Smart transportation has seen rapid development, and a variety of connected in-vehicle applications have also emerged. As an example of how complex transportation logistics could be, Van Lin, Director of In-Vehicle Computing Product Division at Advantech, explained how the Munich Airport in Germany must support a variety of modes of transportation, such as shuttle buses, luggage carriers, tank filling trucks, and forklifts. In addition, cities require vehicles used in emergency rescue operations and ports need smart transportation management. In-vehicle systems must be in place to provide real-time information management during the entire logistics process, from containers arriving at the port to goods distributed to warehouses and delivered to retail stores.
As the cloud services and smart city concepts mature, the consumers' shopping behaviors have also gradually been transformed. For retailers, in addition to improving service performances through establishing point of sales (POS) systems, the POS systems have also been transformed from simple sales applications to those combined with more intelligent value-added applications as well as vertically integrated with various operators or services to provide better shopping experiences through the smart POS.
Continued innovations in front-end sensor technology, cloud computing, and cloud service technology within the Internet of Things (IoT) sector have contributed to an increasing amount of related applications that can be successfully adopted in transportation and city traffic control systems. According to Roger Shyu, Manager, Axiomtek Co., Ltd., humans continue to pursue technological improvements in order to make their lives more convenient, hence there will be increased emphasis on smart traffic controls.
Following the student-led Sunflower protests which lasted about 20 days, most people in Taiwan have come to appreciate the police's hard work on the frontline, as well as the capability of the ever-changing technologies that enabled Internet users to quickly organize demonstrations, adding burdens to police work. The new-generation police have to control and integrate various technological tools to facilitate crime investigation and prevention.
In the past several years, various cities and counties in Taiwan have actively participated in the ICF's Intelligent Community Awards and have continually done well, showing that Taiwan's efforts and accomplishments in building smart cities have won recognition from global experts. The "Taoyuan Core Aerotropolis Project" that the government is currently working on will further demonstrate to the world Taiwan's ICT capabilities as well as its industrial and economic prowess.
ITS (Intelligent Transport Systems) have become an important component of smart cities in recent years. Huel-Sheng Tsay, Commissioner, Department of Rapid Transit Systems, Taipei City Government, noted that ITS productively integrate and utilize advanced information technologies, information/communication transfer, electronic sensors, artificial intelligence and computer processing in transportation and management systems, enhancing the efficiency of system resource usage and system security, and reducing consumption and environmental pollution.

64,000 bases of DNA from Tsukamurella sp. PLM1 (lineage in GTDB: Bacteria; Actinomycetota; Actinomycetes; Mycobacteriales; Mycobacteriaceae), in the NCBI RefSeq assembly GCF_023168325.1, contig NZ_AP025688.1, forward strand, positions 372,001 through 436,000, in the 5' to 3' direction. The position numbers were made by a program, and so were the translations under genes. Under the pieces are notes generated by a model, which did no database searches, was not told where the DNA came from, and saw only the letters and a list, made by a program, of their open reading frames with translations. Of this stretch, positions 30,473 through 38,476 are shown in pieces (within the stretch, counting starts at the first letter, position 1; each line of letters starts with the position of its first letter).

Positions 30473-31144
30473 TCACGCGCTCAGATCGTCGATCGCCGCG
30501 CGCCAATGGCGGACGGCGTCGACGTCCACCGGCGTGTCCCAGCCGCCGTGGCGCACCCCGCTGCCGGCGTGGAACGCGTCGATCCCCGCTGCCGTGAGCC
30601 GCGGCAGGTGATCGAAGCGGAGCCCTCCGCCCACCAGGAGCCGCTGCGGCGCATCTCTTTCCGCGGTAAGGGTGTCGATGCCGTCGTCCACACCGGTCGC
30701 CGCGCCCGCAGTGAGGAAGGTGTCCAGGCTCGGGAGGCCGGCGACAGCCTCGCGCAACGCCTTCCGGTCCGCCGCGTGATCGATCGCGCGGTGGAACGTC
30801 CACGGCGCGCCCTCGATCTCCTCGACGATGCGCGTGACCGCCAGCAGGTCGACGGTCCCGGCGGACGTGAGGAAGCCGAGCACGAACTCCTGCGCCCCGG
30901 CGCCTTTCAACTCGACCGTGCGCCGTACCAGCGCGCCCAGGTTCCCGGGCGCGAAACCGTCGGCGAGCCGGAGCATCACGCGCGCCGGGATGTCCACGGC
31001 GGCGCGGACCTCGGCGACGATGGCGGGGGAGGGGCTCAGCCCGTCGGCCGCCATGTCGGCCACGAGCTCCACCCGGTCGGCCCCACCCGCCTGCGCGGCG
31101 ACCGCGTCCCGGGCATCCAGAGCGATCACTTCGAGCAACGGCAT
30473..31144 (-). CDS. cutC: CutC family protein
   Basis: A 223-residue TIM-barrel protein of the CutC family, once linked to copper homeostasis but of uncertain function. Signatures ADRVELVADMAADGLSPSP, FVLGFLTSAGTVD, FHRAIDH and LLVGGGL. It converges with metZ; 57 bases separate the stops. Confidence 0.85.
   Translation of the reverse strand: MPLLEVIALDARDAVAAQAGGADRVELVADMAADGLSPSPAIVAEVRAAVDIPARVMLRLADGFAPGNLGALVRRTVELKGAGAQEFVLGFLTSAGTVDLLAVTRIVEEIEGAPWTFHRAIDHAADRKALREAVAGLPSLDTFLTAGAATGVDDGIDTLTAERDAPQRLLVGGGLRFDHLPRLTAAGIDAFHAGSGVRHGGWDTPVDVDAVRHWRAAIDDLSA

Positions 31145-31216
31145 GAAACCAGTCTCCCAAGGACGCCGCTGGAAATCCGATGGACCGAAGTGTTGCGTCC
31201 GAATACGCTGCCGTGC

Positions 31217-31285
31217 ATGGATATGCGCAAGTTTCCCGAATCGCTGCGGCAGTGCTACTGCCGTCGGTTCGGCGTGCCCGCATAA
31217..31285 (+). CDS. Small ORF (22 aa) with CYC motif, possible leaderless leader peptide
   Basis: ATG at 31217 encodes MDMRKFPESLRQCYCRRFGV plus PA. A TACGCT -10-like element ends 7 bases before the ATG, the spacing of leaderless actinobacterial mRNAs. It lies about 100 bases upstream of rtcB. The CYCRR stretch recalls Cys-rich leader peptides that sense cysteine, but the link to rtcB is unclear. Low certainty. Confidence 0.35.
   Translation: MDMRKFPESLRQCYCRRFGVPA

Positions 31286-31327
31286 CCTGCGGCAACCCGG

The roadmap to smart cities illustrates that intelligent networking infrastructures connected through the Internet of Things (IoT) can lead to the convergence of next-generation information and communications technologies (ICT), changing ways of life and the environment while creating convenience for residents. The implementation of smart city initiatives not only requires collaboration among the government, the ICT industry and individuals, but also relies on practical needs that people have to uncover smart city opportunities.
Northern Europe can be seen as a pioneering region and offers the most successful example of the development of global smart cities. Local governments actively engage in construction projects including informatization, implementing mature unmanned stations, managing offshore construction and developing fjord tunnels. Taiwan, as the key hub for global ICT (information and communications technology) R&D and manufacturing, can elevate itself to become a shining example of an Asia smart city leader by using the experience of northern Europe's smart cities as an example to follow.
Improving mobile data communication technology plays a key role in constructing a smart service network in smart cities. Currently, 4G Long Term Evolution (LTE) mobile data transfer technology is the most popular. In addition to countries such as South Korea, Japan, and Singapore that have been aggressive in building 4G commercial services, Taiwan began issuing 4G licenses in October 2013 and Taiwan-based telecommunication carriers will begin to provide 4G services by the end of 2014.
Consumer payments have developed from using paper, to magnetic stripe cards, to integrated circuit (IC) cards, and eventually, to chip cards. The evolution from magnetic stripe cards to chip cards is a response by the card issuing agencies to growing consumer concerns about payment safety. Furthermore, moving from chip cards to Near Field Communications (NFC) or even to Online to Offline (O2O), a type of value-added payment method that integrates marketing, will bring more potential benefits to the consumer market as part of the emerging smart city ecosystem.